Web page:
Children dream of being great things.
With imagination and energy, children envision their futures in many professions – some humble, some in the light of fame. As adults, our jobs do not always align with our youth ambitions, but if your childhood dream involved being a scientist, Citizen Science may satisfy your thirst for scientific exploration.
Citizen Science, increasingly promoted as Community Science to reinforce participation by every member of a community, has four common features:
- Projects are accessible to all members of a community (locally or globally)
- Participants make observations (collect data) with the help of tools (apps, trainings, scientists)
- Data is shared directly back to scientists and project managers via websites or apps
- Scientists make real-world findings from the gathered data
Community Science engages all ages of the public as field researchers.
“Research” may sound overwhelming or difficult, but each program offers step-by-step guidance and a local or online community of fellow community scientists. The accessibility of these programs beckons the scientifically curious to explore and contribute, often from the comfort of their own backyard, a favorite park, or a nature preserve.
In your local community, University of Illinois Extension Master Gardeners and Master Naturalists engage in various Community Science projects.
In Livingston, McLean, and Woodford Counties Illinois Grand Prairie Master Naturalists support BeeSpotter, Riverwatch, iNaturalist, FeederWatch, eBird and NestWatch, a project from Cornell Lab of Ornithology.
“…to monitor and support the lives of fledgling bluebirds, purple martins and other species is special. To see young birds develop knowing there has been a regional decline in bird populations makes you feel like you are making a difference.”
-Clarence Josefson. University of Illinois Extension Master Naturalist
Using low-tech tools, the Master Naturalist Douglas Kauffman-Dickson participates in the precipitation program, CoCoRaHS (Community Collaborative Rain, Hail and Snow Network) to report year-round measurements of rain, snow, or hail.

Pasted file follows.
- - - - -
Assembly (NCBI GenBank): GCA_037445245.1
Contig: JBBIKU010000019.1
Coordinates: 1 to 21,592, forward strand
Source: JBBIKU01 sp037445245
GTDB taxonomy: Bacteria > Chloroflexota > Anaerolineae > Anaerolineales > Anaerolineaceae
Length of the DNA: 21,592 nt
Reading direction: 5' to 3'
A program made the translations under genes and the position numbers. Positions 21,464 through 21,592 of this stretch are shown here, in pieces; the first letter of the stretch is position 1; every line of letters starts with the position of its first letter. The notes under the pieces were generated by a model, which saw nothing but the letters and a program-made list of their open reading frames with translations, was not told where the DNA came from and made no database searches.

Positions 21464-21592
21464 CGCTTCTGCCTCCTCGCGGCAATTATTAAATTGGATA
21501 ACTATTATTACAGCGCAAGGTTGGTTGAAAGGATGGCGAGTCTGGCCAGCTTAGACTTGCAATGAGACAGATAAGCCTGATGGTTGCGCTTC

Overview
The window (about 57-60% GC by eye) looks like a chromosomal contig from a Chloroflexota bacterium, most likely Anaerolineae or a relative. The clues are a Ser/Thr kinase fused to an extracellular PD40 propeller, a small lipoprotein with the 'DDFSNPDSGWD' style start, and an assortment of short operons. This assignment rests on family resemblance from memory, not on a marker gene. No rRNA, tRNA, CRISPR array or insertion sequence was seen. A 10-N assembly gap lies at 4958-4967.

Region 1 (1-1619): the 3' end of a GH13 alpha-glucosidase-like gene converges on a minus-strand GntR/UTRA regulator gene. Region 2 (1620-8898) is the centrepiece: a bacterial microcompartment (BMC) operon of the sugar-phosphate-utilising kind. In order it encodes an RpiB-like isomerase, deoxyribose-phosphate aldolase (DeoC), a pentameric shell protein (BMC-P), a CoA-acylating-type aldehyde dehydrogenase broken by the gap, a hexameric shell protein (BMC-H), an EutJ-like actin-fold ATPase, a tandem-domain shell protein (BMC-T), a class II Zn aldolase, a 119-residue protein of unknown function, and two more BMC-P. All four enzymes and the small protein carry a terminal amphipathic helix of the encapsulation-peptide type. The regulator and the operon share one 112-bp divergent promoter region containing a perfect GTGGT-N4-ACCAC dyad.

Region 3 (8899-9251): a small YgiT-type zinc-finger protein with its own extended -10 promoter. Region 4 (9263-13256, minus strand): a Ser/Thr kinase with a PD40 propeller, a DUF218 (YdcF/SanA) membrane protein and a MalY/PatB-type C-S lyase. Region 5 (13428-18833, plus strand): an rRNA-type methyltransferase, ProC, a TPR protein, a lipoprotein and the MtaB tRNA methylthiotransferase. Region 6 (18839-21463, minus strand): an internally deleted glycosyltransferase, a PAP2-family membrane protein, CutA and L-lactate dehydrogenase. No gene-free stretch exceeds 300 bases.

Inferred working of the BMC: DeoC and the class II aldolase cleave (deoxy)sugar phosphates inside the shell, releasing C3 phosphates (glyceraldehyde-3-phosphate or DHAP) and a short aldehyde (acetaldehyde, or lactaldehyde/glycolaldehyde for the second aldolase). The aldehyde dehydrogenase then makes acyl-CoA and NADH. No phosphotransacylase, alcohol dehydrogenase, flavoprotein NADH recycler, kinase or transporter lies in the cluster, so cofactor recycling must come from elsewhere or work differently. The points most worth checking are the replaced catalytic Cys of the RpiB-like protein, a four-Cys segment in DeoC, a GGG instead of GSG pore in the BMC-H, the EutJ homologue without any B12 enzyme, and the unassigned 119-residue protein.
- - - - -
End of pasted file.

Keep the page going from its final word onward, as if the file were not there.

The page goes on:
“I was already paying attention to the weather, but it gave me something to do with my observations. It has helped me to better understand our region’s long-term climate patterns.”
-Douglas Kauffman-Dickson. University of Illinois Extension Master Naturalist
Community observations are mapped after submission and create a valuable historical timeline of weather events that are helpful to state climatologists and the National Weather Service.
In Central Illinois, there is strong support for I-Pollinate, a Community Science project developed by University of Illinois Scientists and Extension Specialists. Community members report observations of native pollinators (monarchs and select bee species) in I-Pollinate-designed gardens. University of Illinois Extension Master Gardeners in Livingston, McLean, and Woodford Counties incorporate the native and ornamental designed gardens into their community projects for public education and to support pollinator research.
Although the weight of a simple observation may feel insignificant, when combined with a community of observations, it makes a monumental impact.
Just think, with a simple upload of that native species photo, your contribution of a data point could help increase scientific understanding of the natural world. It is also a great excuse to get out into nature.
Photo Credit: "Bluebird eggs" by Watts photos1 is licensed under CC BY 2.0.
ABOUT THE AUTHOR: Nick Frillman is a Local Foods and Small Farms Educator serving Livingston, McLean, and Woodford Counties. A fourth-generation graduate from University of Illinois, Frillman has a B.A. with a double major of Political Science and Spanish and a M.S. in Crop Science with a focus on crop production. Before joining Illinois Extension, Frillman completed a field season of CSA and farmers’ market-style production at a small “beyond-organic” vegetable farm in Sandy, Oregon.
ABOUT THE EDITOR: Liz Repplinger is the Agriculture and Natural Resources Program Coordinator serving Livingston, McLean, and Woodford Counties. A Bloomington-Normal native, Liz earned a B. A. in Animal Science and an M.S. in Animal Science from Illinois State University. She has enjoyed contributing to the multiple facets of Extension including previous support of the 4-H Youth Development Program as a program coordinator and current support of Unit and Statewide Diversity, Equity and Inclusion Initiatives.